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While bassist/composer William Parker has already provided modern jazz fans with an abundance of proverbial cutting edge outings for various labels, this little gem was recorded between 1991-1993 and was originally scheduled for release in 1995. What we have here is a program consisting of Parker’s pairing with vocalist Ellen Christi, whereas pianist Yuko Fujiyama and vocalist Lisa Sokolov perform together on alternating tracks. Consequently, this effort casts a radiant spell to those willing to delve into a series of beautifully constructed pieces, dedicated to the recently departed vocalist, Jeanne Lee.
With works such as “Baldwin’s Interlude,” Ms. Sokolov and Ms. Fujiyama instill a sense of tempered urgency atop melodramatic overtones via whispery lyricism as the duo explores the unbounded possibilities and similar tonalities of the human voice and acoustic piano. Meanwhile, Parker’s nimble plucking of his bass strings and deft arco-bass work often provides a tender rhythmic forum for Ms. Christi’s probing yet altogether gleaming sensuality of expression. Essentially, this is a starkly beautiful recording, brimming with the artists’ counterbalancing motifs, circuitous paths, and unabated conveyance of good will; however, the objective is clear: Peace and love transcends all.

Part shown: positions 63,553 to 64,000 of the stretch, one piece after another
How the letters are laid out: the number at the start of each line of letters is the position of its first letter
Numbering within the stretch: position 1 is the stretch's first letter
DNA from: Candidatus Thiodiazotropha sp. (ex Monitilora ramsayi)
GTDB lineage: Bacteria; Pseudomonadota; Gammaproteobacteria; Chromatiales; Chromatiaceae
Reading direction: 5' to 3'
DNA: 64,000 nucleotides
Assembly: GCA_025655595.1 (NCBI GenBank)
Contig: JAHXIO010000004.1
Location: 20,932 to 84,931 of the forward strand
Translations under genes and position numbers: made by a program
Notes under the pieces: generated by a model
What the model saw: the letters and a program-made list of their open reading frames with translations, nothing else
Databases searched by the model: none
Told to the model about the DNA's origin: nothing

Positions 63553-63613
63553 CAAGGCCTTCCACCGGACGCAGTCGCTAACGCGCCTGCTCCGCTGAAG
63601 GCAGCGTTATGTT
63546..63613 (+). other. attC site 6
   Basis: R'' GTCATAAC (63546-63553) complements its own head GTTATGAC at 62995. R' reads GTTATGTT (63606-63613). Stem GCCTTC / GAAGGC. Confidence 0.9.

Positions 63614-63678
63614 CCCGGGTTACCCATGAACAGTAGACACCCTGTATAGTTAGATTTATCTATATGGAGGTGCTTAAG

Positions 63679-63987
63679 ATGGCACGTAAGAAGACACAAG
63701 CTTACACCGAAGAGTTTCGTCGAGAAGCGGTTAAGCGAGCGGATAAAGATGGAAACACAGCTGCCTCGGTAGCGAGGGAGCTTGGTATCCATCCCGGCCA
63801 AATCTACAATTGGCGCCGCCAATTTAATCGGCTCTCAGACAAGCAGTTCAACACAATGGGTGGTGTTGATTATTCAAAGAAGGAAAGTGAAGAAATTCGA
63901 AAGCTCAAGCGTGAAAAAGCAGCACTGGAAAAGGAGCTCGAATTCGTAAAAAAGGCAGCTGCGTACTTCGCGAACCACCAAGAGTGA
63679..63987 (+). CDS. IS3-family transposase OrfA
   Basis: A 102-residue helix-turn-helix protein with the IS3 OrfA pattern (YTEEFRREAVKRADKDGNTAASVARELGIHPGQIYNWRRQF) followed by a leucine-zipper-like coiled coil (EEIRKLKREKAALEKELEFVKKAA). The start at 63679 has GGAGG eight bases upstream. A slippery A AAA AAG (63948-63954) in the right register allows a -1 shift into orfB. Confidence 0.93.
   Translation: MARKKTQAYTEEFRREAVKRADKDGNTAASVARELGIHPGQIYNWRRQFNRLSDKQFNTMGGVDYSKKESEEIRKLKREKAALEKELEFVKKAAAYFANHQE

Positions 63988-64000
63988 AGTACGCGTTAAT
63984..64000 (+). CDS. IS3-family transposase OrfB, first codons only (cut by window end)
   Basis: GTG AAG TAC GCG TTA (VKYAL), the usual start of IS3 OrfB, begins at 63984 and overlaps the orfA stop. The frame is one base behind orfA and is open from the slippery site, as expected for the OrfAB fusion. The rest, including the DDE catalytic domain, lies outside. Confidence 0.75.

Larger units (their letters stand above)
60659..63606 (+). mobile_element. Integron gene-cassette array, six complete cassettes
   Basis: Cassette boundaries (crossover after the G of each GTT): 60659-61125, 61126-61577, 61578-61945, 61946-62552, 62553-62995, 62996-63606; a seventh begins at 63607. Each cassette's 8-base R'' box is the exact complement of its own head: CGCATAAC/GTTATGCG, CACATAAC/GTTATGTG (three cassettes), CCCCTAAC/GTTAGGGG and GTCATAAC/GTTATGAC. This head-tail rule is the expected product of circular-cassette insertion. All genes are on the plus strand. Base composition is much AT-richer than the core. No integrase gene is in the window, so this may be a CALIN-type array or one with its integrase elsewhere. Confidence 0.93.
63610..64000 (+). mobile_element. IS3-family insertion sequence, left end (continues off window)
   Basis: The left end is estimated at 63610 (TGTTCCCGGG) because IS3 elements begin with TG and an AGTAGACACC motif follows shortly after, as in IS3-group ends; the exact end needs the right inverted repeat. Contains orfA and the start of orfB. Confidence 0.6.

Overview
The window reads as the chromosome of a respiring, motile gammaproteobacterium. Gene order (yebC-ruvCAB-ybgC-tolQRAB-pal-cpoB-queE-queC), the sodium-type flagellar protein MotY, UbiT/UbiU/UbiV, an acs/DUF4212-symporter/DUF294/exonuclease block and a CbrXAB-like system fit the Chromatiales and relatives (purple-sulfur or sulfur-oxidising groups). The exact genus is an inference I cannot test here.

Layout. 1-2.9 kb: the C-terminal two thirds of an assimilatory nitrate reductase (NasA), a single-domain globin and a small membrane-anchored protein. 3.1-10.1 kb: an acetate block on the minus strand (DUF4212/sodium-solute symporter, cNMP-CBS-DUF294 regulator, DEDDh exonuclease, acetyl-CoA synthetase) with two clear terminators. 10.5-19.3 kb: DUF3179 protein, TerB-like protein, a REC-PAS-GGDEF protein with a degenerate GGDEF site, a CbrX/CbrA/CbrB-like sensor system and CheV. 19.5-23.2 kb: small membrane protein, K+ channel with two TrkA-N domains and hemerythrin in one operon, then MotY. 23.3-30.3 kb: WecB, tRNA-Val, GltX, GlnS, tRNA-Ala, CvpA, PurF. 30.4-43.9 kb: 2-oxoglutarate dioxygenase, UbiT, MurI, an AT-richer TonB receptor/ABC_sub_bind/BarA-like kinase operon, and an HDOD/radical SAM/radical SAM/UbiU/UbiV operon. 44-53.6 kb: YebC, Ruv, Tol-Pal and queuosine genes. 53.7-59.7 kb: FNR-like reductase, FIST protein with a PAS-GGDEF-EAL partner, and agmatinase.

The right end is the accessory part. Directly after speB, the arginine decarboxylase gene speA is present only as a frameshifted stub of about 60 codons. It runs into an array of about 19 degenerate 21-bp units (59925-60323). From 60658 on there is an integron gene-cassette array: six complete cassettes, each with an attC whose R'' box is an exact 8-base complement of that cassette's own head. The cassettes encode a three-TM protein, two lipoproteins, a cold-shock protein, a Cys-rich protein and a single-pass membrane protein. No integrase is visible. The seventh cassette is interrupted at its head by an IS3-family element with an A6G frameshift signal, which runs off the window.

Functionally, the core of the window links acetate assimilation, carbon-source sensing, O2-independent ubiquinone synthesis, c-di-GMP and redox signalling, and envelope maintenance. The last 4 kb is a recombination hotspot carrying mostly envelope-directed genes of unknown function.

One of the many highlights to be found on this production is the final opus, “Band In The Sky.” Here, Ms. Sokolov intermingles glimmering scat style vocalise with verse framed upon many of our late jazz greats who have since left this earth to perhaps perform in that “band in the sky.” Hence, the vocalist and Ms. Fujiyama take the listener through a time capsule amid celebratory and at times, sublime passages in honor of those who have imparted a lasting impression on many of us. Simply stated, Song Cycle is a modern day masterpiece. (Strongly Recommended).
I love jazz because anything is possible; it has few rules and the best jazz breaks those ones. I prefer free improv because it doesn't really have any rules at all.
I was first exposed to jazz in my teens (in the late sixties).
The first jazz record I bought was Filles de Kilimanjaro by Miles Davis, shortly followed by Extrapolation by John McLaughlin.
My advice to new listeners is to listen as widely as possible and not to make snap judgments--stick with it.